Aug 11 – ALBUQUERQUE, NM – The US military is investigating at least one senior civilian official at White Sands Missile Range and an El Paso contractor for allegedly stealing $ 2 million worth of nickel ball bearings – that’s a whopping 230,000 pounds – used in research on explosives at the range, according to a recently unsealed federal search warrant.
Earlier this month, the U.S. Army Criminal Investigations Command requested and received the warrant, indicating investigators have probable reason to believe that Randolph Brady, former director of White Sands, and Mario Escobedo, the owner of EGL Construction, and possibly others plotted to steal government property. A return of a search warrant shows that federal authorities seized more than $ 1 million on Monday from a bank account held in the name of Escobedo’s company. No charges have been laid against these two men.
A source in March informed an army investigator that metals were being stolen from the missile range in southern New Mexico, according to the search warrant application, which was filed in U.S. district court Albuquerque.
The document says an investigation revealed that Brady, who was then a senior official at White Sands, hired Escobedo to remove four tanks containing 3/8 inch nickel ball bearings from the Large Blast thermal simulator.
Used in explosives research
The facility has a concrete “shock tube” that can be used to assess the reaction of objects to simulated nuclear or conventional explosions, according to the White Sands website.
The document identifies Brady as the director of the Army’s Testing and Assessment Command. His LinkedIn account indicates that he is the director of the Directorate of Survival, Vulnerability and Assessment. A White Sands Missile Range spokesperson said Brady was no longer working there.
Efforts to reach Brady were unsuccessful.
According to the warrant, Escobedo hired Mountain States Crane, an Albuquerque company, and Maddy Freight Service, a Horizon City, Texas company, to remove and transport the four tanks on March 19 and 20, which each held approximately 58 000 pounds of ball bearings. . So the whole load weighed about 232,000 pounds, which is comparable to the weight of an average blue whale.
The ball bearings were taken to Acme Iron & Metal, a recycling plant in the North Albuquerque Valley.
“In the first place, it was not stolen,” Escobedo said in a brief telephone interview with the Journal on Wednesday. “And it’s not worth $ 2 million.”
He referred further questions to his lawyer, who could not be reached for comment.
Court documents indicated that during an interview with an army investigator, Escobedo confirmed that Brady ordered the removal of the ball bearings and that Acme Iron & Metal sent him wire transfers for $ 1 million. after the delivery of the tanks.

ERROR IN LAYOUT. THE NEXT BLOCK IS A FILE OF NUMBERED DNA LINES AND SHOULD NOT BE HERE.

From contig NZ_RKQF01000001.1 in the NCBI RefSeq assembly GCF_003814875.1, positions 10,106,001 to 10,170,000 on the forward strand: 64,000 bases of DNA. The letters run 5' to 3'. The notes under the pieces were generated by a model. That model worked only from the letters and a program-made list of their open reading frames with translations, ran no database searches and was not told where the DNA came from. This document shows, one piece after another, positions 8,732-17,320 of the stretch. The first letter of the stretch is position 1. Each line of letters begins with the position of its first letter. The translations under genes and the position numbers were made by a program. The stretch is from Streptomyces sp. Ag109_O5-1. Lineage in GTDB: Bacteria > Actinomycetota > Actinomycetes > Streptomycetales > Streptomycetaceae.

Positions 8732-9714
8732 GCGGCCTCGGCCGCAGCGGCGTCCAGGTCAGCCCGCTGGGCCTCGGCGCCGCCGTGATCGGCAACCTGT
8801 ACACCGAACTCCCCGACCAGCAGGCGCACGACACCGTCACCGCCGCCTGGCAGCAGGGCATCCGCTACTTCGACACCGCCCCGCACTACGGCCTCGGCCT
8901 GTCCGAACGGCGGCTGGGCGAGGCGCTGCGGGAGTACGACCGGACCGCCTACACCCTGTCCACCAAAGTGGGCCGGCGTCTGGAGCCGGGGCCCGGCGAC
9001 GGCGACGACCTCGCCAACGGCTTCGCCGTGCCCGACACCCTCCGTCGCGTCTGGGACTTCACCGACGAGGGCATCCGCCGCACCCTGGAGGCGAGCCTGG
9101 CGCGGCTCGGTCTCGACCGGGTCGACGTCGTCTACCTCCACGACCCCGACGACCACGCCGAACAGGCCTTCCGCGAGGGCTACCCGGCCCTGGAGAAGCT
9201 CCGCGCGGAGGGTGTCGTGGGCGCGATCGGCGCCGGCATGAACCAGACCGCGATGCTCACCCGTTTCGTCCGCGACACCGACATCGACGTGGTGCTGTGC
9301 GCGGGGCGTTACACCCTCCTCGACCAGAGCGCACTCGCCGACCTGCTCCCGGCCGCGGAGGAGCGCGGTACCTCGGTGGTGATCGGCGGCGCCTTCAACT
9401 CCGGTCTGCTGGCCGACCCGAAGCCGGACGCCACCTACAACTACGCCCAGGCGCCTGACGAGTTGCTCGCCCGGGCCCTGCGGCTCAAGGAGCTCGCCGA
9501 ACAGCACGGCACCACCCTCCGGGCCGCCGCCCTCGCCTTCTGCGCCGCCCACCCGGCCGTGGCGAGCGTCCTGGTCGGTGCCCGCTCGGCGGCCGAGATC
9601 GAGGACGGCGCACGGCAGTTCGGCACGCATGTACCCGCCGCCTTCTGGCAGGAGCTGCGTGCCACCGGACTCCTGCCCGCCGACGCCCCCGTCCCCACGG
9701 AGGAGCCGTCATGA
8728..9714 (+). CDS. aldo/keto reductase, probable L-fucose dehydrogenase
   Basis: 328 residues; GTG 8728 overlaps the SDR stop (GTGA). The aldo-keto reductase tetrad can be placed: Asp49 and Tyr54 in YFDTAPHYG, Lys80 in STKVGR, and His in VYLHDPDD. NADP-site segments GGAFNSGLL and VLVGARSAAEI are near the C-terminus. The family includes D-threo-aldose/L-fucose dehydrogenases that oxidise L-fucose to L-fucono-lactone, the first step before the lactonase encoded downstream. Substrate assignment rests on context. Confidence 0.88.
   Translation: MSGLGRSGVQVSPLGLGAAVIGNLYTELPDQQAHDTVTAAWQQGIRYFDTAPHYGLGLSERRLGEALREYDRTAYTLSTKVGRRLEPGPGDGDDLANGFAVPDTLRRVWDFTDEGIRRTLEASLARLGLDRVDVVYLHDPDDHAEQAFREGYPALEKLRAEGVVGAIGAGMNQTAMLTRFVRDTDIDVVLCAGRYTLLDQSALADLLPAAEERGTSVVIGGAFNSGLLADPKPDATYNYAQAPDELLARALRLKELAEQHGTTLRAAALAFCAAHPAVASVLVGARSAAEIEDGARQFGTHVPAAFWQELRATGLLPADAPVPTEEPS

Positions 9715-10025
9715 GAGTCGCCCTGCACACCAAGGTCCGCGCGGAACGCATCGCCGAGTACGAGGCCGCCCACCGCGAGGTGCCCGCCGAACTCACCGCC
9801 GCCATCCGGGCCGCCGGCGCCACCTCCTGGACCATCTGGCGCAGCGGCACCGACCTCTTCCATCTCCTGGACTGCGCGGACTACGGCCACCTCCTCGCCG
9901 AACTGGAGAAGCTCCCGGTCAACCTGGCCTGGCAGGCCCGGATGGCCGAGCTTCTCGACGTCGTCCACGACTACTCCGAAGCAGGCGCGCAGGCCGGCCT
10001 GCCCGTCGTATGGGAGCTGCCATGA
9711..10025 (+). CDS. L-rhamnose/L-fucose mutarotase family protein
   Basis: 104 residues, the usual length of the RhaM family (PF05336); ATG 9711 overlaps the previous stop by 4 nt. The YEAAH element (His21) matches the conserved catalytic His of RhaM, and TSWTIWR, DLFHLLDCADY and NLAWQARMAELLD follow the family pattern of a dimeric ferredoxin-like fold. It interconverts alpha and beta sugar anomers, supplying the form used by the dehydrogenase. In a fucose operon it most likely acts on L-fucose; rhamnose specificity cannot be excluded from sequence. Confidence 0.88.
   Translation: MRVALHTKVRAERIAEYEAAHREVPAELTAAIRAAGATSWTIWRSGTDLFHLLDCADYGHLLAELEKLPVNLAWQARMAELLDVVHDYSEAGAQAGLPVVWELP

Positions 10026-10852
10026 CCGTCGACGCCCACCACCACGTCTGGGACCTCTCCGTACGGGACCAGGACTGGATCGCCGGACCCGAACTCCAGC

No contract was ever solicited or awarded for the removal of the nickel ball bearings from the stove, according to the affidavit of the search warrant.
Seize $ 1 million
Court documents indicate that between March 31 and June 16, Acme Iron & Metal made seven wire transfers to Escobedo’s bank account, totaling $ 1.4 million. As of June 30, records show the account had a balance of $ 1.1 million. A search warrant filed with the district court shows that on August 9, federal authorities seized just over $ 1 million from Escobedo’s account.
The owners of Acme Iron & Metal and Mountain States Crane could not be reached for comment on Wednesday.
The owner of Maddy Freight Service, who declined to give his name, said in a telephone interview that he was hired to transfer the materials and his company had completed the job. He said he had not been interviewed by any authority and that the interview with the Journal was the first time he had heard that there was any suspicion about the project. He declined to say who hired him.
âI was just hired to move it. They provided the right documents and we continued with the project,â he said. “I supplied the trucks, they loaded them and took us to where we needed to deliver it and we delivered it at their request and they paid me.”
White Sands officials declined to comment.
“WSMR is unable to comment due to an ongoing investigation at this time,” said Scott Stearns, spokesperson for the missile lineup, in an email. “We can confirm that Randy Brady is no longer employed at the White Sands Rifle Range or with the Army Test and Assessment Command.”